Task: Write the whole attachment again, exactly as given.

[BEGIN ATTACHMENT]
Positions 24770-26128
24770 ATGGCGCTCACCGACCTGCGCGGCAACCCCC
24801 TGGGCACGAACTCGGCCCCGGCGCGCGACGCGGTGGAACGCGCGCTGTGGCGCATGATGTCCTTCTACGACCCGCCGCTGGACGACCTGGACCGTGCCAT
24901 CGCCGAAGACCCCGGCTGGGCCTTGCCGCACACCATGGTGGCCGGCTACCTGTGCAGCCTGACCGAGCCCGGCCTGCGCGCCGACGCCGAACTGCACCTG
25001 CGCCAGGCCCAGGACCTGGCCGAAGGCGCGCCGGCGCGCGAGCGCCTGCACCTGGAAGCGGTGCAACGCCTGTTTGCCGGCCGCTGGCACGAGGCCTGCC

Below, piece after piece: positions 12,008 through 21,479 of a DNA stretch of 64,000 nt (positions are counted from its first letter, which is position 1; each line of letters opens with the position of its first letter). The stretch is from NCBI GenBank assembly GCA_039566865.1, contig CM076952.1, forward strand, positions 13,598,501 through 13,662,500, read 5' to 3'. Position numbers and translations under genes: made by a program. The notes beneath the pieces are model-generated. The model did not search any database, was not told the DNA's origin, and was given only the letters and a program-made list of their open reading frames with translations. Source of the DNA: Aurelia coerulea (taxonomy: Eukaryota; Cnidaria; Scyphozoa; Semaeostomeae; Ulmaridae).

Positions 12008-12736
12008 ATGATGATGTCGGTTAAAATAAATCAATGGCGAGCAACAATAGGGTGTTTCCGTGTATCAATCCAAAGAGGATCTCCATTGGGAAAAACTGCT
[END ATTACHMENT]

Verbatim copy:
Positions 24770-26128
24770 ATGGCGCTCACCGACCTGCGCGGCAACCCCC
24801 TGGGCACGAACTCGGCCCCGGCGCGCGACGCGGTGGAACGCGCGCTGTGGCGCATGATGTCCTTCTACGACCCGCCGCTGGACGACCTGGACCGTGCCAT
24901 CGCCGAAGACCCCGGCTGGGCCTTGCCGCACACCATGGTGGCCGGCTACCTGTGCAGCCTGACCGAGCCCGGCCTGCGCGCCGACGCCGAACTGCACCTG
25001 CGCCAGGCCCAGGACCTGGCCGAAGGCGCGCCGGCGCGCGAGCGCCTGCACCTGGAAGCGGTGCAACGCCTGTTTGCCGGCCGCTGGCACGAGGCCTGCC

Below, piece after piece: positions 12,008 through 21,479 of a DNA stretch of 64,000 nt (positions are counted from its first letter, which is position 1; each line of letters opens with the position of its first letter). The stretch is from NCBI GenBank assembly GCA_039566865.1, contig CM076952.1, forward strand, positions 13,598,501 through 13,662,500, read 5' to 3'. Position numbers and translations under genes: made by a program. The notes beneath the pieces are model-generated. The model did not search any database, was not told the DNA's origin, and was given only the letters and a program-made list of their open reading frames with translations. Source of the DNA: Aurelia coerulea (taxonomy: Eukaryota; Cnidaria; Scyphozoa; Semaeostomeae; Ulmaridae).

Positions 12008-12736
12008 ATGATGATGTCGGTTAAAATAAATCAATGGCGAGCAACAATAGGGTGTTTCCGTGTATCAATCCAAAGAGGATCTCCATTGGGAAAAACTGCT